Getting a feminist makeover

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New makeup ads use feminism as a marketing ploy

By Ljudmila Petrovic
Photos by Vaikunthe Banerjee

Advertising companies are often accused of objectifying and sexualizing women. One of the most famous attacks on this phenomenon has been Jean Kilbourne, the woman behind the documentary Killing Us Softly. That film deals with the effects of advertising on women’s self-image, and points the finger at these companies for portraying women as they do. The first version of the documentary came out in 1979; since then, not only has Kilbourne continued to make these documentaries, but others have joined her cause.

This kind of attitude is not surprising or new to anybody in 2012, but if advertising companies were to change their portrayal of women, would that really be for the better?
Flipping through any magazine, you will find ads on every other page. When it comes to magazines targeted at women, most of these ads are likely to be for various cosmetics. I usually skip the ads without looking at them, but on this particular magazine-flipping session, I realized something that I hadn’t before: these advertisements weren’t making women like sex objects at all. On the contrary, they were using empowerment and strong women as their platform: mascara ads telling women to be fearless and strong, and lipstick ads telling women to be the ones in control.

Now, this sounds great: women are being told to embody empowering qualities, rather than to be thin and submissive. But this really means that advertising companies are using the feminist movement to market their products. Since the rise of Sex and the City and Cosmopolitan, mainstream feminism has taken a different approach; upon which these companies can build platforms. No longer is the image of a feminist that of a hairy-legged man-hater; now it is Samantha Jones, who “has sex like a man” and always looks fabulous. This is the image of a woman that advertisements now use. The message may in itself be a good one, but the fact that feminism is now being used as cosmetic marketing is a worrisome trend that may affect the way the movement develops.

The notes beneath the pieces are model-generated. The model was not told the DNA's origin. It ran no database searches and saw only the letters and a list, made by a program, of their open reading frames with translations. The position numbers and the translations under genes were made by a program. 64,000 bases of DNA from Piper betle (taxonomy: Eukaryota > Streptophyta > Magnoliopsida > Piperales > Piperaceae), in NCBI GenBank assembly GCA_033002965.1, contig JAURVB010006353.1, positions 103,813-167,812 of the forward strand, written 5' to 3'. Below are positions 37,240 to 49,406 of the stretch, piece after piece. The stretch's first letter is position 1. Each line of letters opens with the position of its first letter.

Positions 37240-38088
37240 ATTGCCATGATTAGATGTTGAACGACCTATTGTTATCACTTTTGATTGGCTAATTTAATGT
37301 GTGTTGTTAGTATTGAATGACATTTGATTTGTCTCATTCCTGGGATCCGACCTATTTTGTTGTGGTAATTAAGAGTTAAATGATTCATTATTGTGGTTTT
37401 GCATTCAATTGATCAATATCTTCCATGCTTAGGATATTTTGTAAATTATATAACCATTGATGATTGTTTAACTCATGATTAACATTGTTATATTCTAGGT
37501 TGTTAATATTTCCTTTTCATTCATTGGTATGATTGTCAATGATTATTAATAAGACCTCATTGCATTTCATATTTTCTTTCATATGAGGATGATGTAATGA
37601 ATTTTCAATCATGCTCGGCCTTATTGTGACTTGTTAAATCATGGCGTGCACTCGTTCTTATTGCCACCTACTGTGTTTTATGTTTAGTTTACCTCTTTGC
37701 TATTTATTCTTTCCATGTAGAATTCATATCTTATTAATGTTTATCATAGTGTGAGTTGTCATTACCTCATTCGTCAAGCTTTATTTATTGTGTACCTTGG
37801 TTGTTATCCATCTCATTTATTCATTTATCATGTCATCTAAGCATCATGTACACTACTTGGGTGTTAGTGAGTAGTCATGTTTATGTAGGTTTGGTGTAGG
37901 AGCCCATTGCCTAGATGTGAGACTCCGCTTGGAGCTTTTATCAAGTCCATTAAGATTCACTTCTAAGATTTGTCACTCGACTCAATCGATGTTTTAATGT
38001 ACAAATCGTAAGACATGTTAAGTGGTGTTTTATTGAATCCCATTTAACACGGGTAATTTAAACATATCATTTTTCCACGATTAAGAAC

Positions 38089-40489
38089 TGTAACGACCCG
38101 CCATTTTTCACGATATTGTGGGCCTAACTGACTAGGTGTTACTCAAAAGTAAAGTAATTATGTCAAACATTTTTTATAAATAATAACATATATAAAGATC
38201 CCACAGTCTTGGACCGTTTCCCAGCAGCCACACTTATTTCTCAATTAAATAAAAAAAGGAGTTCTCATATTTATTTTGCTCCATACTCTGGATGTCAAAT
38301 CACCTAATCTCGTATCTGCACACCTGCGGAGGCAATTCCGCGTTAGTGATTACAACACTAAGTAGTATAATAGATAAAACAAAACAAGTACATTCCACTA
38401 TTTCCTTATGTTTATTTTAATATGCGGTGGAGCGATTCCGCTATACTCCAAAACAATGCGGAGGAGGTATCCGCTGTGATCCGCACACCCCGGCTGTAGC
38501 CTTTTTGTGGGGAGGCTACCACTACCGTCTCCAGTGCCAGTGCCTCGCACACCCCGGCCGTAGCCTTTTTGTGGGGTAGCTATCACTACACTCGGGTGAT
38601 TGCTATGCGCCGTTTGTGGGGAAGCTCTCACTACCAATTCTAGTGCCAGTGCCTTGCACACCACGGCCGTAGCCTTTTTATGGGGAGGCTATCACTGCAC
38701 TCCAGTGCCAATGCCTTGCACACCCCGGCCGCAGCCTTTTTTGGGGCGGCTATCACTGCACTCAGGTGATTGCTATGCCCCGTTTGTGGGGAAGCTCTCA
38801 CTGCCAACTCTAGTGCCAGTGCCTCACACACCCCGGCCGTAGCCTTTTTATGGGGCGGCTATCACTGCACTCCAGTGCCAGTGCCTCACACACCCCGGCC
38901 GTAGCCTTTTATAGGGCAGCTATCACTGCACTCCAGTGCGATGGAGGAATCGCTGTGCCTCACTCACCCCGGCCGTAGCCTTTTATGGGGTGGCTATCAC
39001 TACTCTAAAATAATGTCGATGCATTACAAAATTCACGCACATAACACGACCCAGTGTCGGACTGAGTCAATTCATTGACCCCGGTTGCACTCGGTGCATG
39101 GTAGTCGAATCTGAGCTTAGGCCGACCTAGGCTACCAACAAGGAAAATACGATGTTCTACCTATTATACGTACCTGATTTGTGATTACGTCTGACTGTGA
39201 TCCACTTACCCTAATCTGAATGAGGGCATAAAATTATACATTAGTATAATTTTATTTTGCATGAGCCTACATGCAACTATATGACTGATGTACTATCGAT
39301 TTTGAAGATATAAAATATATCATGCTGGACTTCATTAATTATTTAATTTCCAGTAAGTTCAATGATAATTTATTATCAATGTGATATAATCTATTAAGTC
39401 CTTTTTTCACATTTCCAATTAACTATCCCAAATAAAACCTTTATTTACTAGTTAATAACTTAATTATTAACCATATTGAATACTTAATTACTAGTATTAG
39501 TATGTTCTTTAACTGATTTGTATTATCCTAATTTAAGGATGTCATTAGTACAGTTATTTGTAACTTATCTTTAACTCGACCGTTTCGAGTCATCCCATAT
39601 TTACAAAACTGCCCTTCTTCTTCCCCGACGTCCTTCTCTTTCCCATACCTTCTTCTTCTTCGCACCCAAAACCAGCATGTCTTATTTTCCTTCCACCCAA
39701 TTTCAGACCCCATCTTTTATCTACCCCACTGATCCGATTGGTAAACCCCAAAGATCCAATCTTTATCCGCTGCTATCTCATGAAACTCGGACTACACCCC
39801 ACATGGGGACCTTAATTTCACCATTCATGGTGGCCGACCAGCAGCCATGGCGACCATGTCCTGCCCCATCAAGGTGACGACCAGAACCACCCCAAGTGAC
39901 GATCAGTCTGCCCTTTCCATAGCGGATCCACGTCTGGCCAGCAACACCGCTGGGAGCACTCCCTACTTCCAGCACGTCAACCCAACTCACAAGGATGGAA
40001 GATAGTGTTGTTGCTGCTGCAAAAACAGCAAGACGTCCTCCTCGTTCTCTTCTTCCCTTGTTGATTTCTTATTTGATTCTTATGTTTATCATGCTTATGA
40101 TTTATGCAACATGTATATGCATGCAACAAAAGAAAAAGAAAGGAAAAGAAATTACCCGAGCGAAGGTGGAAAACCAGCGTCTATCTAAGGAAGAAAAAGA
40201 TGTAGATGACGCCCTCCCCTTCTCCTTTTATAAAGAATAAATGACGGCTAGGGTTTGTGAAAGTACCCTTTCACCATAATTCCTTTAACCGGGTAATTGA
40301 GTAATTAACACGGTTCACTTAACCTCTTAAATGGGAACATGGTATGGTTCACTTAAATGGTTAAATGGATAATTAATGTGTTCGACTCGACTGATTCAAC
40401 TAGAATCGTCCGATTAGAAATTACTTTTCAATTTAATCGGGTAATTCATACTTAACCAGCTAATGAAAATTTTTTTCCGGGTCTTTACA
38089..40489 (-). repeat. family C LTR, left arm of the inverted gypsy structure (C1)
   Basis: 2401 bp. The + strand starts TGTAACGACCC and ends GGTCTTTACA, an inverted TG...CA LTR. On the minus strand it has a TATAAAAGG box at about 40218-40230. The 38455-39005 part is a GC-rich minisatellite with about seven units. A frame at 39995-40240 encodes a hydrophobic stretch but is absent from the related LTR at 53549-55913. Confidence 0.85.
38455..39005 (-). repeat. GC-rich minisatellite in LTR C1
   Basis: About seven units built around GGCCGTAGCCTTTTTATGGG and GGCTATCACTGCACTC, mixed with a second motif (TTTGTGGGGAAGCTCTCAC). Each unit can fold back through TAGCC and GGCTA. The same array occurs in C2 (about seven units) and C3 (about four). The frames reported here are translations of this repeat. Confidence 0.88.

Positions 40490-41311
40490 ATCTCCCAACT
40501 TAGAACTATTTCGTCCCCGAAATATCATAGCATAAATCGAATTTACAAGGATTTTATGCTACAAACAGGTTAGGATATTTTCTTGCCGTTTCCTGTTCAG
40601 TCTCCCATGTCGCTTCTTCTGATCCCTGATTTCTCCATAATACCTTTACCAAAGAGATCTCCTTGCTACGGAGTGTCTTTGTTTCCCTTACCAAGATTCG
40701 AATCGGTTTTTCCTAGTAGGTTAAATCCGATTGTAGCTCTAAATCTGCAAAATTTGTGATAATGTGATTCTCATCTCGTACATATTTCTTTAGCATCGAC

This message also remains somewhat subliminal: the very nature of advertising means we are constantly being bombarded by messages meant to sell us the product. However, in the case of these make up ads, it appears that we are told to be strong women. But the implicit message is that makeup is power, that it is beauty that makes you a strong woman, and not just natural beauty, but an image of beauty painted by these companies.

I’m not anti-cosmetics. I wear makeup, and so do most women that I know, if not all of them. But for decades, we have been told to be skinny, submissive, and sexy, and now we are told to be empowered feminists. The problem with this is not what we are being told, but rather by whom. The fact that this sort of sublimation is coming at us from all sides may change the face of feminism, and as a generation, we may begin to believe that makeup is not only an image of beauty, but also an image of feminism.